Impact Insights

Measuring Your Organization’s Telehealth Maturity

Jay Backstrom

As health care costs increase and reimbursement rates decrease, health care organizations are realizing the need to establish flexible and sustainable care models for the future. New, innovative care models are needed to improve access to care that also can extend care beyond current patient markets without the high costs of traditional bricks and mortar. With a low barrier to entry, many clients are leveraging telehealth to address these needs.

While many organizations have implemented telehealth over the years, some are realizing significant value while many others are failing with low physician/patient adoption rates and little-to-no realized benefits. The difference between telehealth success and failure can be directly attributed to how quickly the organization accelerates to an advanced and mature telehealth program.

Organizations have realized the limitations with independent, departmental telehealth services. The utilization of telehealth is shifting to a more centralized, enterprise-wide, program-based approach. A mature and advanced telehealth program can provide organizations with a more flexible and sustainable care delivery model that offers increased market share, improved patient population management and increased revenue potential. The value can be realized, but the challenge is determining where to begin and how quickly to scale to an advanced and mature telehealth program.

Health care organizations that want to advance their telehealth program should first evaluate their current level of telehealth maturity and then target where they want to be in the future. In working with many different telehealth clients over the years, I discovered a wide variance in how Telehealth was implemented and the associated results. There was a need to develop a Telehealth Maturity Model to define the various stages of maturity and then help clients advance their programs to success. The diagram that follows illustrates our five stages of telehealth maturity along with the associated criteria that define each stage.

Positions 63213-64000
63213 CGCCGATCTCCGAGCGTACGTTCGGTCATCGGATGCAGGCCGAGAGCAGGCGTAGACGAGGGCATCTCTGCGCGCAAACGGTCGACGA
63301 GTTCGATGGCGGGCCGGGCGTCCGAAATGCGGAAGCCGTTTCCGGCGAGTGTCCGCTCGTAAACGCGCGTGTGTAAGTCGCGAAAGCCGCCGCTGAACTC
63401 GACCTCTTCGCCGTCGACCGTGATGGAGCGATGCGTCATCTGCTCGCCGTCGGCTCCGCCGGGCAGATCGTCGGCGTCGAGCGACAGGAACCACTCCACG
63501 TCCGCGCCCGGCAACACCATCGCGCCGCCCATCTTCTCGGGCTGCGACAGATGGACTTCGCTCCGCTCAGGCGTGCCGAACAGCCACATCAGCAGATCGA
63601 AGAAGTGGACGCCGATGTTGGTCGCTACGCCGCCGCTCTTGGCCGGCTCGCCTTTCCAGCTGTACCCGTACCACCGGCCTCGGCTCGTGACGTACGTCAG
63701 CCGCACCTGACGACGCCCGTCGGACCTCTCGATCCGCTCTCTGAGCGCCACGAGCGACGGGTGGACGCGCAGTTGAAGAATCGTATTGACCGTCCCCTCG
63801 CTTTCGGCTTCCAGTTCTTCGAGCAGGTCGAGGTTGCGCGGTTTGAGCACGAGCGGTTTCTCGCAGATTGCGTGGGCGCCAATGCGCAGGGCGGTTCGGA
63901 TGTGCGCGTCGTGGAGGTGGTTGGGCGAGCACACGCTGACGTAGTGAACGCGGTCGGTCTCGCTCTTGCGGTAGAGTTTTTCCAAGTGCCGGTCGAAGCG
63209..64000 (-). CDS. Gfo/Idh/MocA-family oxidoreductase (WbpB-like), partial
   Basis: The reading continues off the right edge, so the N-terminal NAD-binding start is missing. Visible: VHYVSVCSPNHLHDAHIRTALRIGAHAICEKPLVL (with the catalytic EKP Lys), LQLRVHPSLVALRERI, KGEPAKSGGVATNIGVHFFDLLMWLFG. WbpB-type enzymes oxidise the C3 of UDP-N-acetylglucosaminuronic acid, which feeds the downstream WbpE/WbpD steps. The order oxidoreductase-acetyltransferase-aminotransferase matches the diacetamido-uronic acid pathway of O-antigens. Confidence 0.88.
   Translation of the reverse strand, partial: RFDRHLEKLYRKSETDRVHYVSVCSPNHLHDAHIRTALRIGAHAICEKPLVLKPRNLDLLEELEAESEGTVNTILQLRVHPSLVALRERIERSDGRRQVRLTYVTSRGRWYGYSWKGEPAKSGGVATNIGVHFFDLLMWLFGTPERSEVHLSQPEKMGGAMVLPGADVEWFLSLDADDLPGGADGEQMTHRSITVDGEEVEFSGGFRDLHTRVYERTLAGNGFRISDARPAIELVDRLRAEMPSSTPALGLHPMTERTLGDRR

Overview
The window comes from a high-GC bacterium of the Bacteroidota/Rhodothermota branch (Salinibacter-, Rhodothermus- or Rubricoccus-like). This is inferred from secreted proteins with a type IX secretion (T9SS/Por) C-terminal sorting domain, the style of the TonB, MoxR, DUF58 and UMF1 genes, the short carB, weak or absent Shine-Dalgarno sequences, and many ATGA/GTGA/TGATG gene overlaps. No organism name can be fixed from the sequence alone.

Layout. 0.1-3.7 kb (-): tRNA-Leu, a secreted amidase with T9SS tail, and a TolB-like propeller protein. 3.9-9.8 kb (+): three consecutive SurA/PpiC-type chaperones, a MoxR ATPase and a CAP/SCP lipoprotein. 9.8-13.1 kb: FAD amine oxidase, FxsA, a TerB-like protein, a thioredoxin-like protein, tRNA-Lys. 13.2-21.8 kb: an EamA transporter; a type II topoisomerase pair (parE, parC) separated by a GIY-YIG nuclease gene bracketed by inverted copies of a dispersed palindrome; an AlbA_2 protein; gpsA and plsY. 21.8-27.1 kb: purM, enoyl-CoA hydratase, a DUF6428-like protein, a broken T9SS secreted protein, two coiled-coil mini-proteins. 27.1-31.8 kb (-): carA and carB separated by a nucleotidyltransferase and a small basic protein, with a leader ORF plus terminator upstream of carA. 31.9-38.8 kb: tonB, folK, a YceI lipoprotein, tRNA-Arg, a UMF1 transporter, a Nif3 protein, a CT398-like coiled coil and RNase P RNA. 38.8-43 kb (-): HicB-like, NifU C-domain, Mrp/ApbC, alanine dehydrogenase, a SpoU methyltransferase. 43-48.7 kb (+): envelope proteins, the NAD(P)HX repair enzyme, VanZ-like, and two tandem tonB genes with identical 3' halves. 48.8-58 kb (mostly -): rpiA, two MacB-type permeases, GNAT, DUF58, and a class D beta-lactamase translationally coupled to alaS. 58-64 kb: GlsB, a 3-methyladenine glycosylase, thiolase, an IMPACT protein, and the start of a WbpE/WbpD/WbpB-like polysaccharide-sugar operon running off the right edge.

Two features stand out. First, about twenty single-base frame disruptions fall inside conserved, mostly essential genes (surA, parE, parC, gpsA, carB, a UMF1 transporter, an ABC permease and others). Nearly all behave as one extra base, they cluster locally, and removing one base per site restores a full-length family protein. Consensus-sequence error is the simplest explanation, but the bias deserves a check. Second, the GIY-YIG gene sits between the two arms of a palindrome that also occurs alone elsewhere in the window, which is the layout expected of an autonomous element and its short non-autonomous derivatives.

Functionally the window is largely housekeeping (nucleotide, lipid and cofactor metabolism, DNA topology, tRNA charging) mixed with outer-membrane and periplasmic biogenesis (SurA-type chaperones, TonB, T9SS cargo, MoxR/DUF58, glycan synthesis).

What Stage of Maturity is Your Organization?

Stages 1 and 2:  Organizations in Stage 1 and 2 have independent, department-level telehealth solutions. Telehealth in this stage is typically department funded and utilized disparately for specialized clinical cases. This is where a large percentage of healthcare organizations using telehealth are today. These telehealth services are often independent systems that are not integrated with the hospital’s EMR. Unfortunately, these organizations typically are not realizing much tangible value from telehealth and often have physician/patient adoption issues.

Stage 3: Organizations in this stage represent the advancement to a central telehealth program. A telehealth program consists of multiple Telehealth services that are aligned with the needs of the local/regional market. A telehealth program in Stage 3 must have a strong foundation to support the advancement of the program, including:

  • Scalable strategy that is aligned with the direction of the organization
  • Centralized and dedicated service-oriented telehealth organization
  • Clinically and operationally focused enterprise governance to help guide the direction of the program